teetotum.bandcamp.com
facebook.com/teetotumofficial

The Missing Souls

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‘Sweet, Sweet Sadie’ b/w ‘The Aligator’ – Single

Another blistering single released on one of the best garage/psych labels around, State Records. Both tracks are covers; ‘Sweet, Sweet Sadie’ originally by The Teardrops and ‘The Aligator’ by The Us Four. This single came about after State Records owner Mole played some shows alongside Missing Souls in France as drummer with The Baron Four. He brought the band over to the State studios in Sussex and the result is two sides of unbridled fuzz-tone, rip-roaring psych. Missing Souls have an album available via bandcamp and on the evidence of this single, I had to investigate. If you’re into psych/garage, get into this band. For a combo from Lyon who have only been together two years, this is mightily impressive stuff.

facebook.com/themissingsouls
themissingsouls.bandcamp.com

The Ace

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‘Riot Of Sound’ – LP
‘I Dream Love’ b/w ‘Man Out Of Time’ – Single

This was a happy coincidence, the album and the single arrived independently, but within a few days of each other. The album is released by Wedigthis on cd, while the single is available on 7 inch vinyl from Crocodile Records. Both tracks on the single are also on the album. So let’s deal with the single first. As a sample of the album, these were two very good choices. Both tracks are full of reference points that inspire The Ace. ‘Man Out Of Time’ has a Foxton-influenced bass line that reminds me of The Jam’s ‘Monday’, but that is where the similarity ends. ‘I Dream Love’ could be a Monkee’s track in another era. Both songs are laced with jangly guitars and harmonies-a-plenty. The rest of the album is in a similar vein. Really well-crafted and produced psych/garage/freakbeat songs which have just the right amount of variety to make them all worth a listen. ‘ Misunderstood’ and ‘Somewhere In The Back Of My Mind’ are the two from the album that really stood out for me. Great stuff from the Leeds outfit.

facebook.com/The-Ace
wedigthistheace.blogspot.com


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Graham Lentz

AKA ‘The Baron’ - Like many of his generation, The Jam started Graham's love affair with all things mod back in 1977. He is the author of 'The Influential Factor - A History Of Mod' which was originally published in 2002. An extract from the book was re-printed in Paolo Hewitt's 'The Sharper Word - revised edition' in 2011. Being a self-confessed 'broad-church' mod, Graham's interests range from Modern Jazz to today's up-coming new bands and everything in between. Although he has a passion for mod history, he also has a passion for the new. Whether it's music, clubs, media of every kind, clothing, scooters or art and photography, Graham supports, promotes and encourages as much as he can, because that's how we keep going. 'Give it a chance' is his motto. If it's not for you, that's cool, at least you tried it.

More Posts - Website - Twitter - Facebook

September 27, 2016 By : Category : Front Page Music Reviews Tags:, , , , ,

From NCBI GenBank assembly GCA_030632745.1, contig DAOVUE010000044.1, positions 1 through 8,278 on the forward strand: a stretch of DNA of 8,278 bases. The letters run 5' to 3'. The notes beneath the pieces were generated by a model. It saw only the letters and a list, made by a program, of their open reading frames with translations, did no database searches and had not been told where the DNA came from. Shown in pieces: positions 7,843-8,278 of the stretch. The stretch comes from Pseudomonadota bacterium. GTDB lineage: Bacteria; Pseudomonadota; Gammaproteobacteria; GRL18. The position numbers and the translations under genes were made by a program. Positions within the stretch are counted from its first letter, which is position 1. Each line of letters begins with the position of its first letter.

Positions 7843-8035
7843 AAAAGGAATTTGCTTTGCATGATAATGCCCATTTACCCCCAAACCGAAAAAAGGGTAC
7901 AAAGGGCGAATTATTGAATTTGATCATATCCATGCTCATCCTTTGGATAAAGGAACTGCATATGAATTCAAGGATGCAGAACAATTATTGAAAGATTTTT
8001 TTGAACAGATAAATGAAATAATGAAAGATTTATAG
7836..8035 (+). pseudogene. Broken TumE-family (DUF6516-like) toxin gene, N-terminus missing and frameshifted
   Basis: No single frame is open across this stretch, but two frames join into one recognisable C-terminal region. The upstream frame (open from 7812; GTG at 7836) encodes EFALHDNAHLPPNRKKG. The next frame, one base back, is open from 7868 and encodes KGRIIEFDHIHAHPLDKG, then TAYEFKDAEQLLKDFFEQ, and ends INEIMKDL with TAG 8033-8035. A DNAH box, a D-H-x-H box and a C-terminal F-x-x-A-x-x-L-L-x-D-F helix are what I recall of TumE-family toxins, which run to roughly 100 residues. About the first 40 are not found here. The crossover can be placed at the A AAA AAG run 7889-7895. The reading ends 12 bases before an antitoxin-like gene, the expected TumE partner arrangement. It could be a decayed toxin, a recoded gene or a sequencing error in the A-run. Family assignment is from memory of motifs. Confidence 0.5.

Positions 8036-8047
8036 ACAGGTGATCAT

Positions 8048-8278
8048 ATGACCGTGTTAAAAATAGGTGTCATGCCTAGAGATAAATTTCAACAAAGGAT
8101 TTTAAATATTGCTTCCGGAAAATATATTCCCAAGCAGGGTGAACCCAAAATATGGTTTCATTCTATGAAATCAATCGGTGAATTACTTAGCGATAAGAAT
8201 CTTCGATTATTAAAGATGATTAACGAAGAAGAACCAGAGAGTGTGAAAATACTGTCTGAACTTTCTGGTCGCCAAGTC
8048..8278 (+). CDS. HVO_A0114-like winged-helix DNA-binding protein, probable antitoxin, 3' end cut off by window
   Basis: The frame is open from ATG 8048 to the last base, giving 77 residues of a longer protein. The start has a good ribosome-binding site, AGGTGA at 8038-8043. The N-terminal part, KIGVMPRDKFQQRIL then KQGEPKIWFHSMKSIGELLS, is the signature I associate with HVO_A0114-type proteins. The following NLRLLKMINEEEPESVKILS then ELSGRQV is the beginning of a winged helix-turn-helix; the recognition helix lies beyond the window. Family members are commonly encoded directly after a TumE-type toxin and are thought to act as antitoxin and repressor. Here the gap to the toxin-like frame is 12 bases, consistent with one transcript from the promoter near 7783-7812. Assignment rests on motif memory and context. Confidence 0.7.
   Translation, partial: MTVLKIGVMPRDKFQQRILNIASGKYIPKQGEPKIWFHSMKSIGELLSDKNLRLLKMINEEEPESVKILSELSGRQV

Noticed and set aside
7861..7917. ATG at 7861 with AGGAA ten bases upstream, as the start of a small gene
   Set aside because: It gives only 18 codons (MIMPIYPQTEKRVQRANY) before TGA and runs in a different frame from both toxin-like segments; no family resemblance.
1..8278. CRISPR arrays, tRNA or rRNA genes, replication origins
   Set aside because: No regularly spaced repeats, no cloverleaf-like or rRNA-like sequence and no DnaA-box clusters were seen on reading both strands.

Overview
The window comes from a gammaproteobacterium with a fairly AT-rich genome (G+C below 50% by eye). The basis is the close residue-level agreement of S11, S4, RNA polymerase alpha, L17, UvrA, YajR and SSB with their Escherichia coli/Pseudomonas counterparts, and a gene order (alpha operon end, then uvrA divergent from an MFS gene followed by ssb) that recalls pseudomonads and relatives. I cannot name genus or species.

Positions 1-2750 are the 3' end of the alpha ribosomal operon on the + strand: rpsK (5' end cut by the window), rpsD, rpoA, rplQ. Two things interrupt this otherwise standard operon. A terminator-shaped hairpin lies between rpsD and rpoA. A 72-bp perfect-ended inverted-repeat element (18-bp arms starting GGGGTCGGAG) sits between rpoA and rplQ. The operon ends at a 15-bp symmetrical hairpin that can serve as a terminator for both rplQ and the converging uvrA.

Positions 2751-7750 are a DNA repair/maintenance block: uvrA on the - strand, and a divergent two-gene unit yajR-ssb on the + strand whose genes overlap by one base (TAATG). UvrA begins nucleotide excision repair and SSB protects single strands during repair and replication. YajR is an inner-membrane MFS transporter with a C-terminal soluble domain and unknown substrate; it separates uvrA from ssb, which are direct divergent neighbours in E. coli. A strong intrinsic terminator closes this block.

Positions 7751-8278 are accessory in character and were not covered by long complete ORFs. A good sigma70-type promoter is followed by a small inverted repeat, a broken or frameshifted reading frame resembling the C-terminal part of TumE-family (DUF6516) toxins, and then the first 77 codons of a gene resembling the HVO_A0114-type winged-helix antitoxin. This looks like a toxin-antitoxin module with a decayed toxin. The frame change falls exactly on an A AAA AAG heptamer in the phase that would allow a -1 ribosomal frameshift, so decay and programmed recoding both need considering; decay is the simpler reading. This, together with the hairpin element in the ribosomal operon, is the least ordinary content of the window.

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Hey! Mr DJ – Phil Bush

We caught up with Phil Bush recently for a chat about his passion for music.

01. How and when did you get into music and what were you listening to then?

Regrettably, my first record was a Gary Glitter 7” but I didn’t get it off him personally. First got heavily interested in music at school, late 70’s 2-tone and mod revival era.

02. Where was your first DJ slot?

Good question – I don’t know exactly. It would have been one of our local scooter club nights during the early 80’s. But I wouldn’t have called myself a DJ then because we all used to get stuck in on the decks back then.

03. What was your most memorable DJ spot?

I’ve had some very memorable nights. Recently I got the chance to take my full valve system to Reggae Geel in Belgium. 60,000 people (not all in my Marquee, though!) and a fantastic event, even though I was very ill. We used to run some weekenders down Margate – the ones we had with Dave Barker and Derrick Morgan were out of this world.

04. What so far, has been your worst DJ experience?

I had an experience abroad a few years ago where we got caught up in a full-scale district riot, which was lively. Then at the same event, a rock fell out of the wall and went through a £1000 Buster tune of mine. I decided to call it a night!

05. Your favourite scene DJ’s and why?

I am not going to make friends here am I? The lads up the Itch in Hull play good R&B which is not what you normally hear on the broader scene. I like listening to what Craig Simpson has to play when I get to hear him. On the reggae scene, the likes of Asher G, King Floyd and Sugar Merchant are all a great listen on the right night. On the skinhead scene, Brian Kelson is always trying out new tunes which is, what it’s all about.

06. What has shaped your DJ sound and why?

My selection is driven by Sound System. I’ll play some tunes that others would probably swerve because I know I can get something more out of them on a heavy-set. Reggae sound system is an instrument, not a PA, and should be used as such.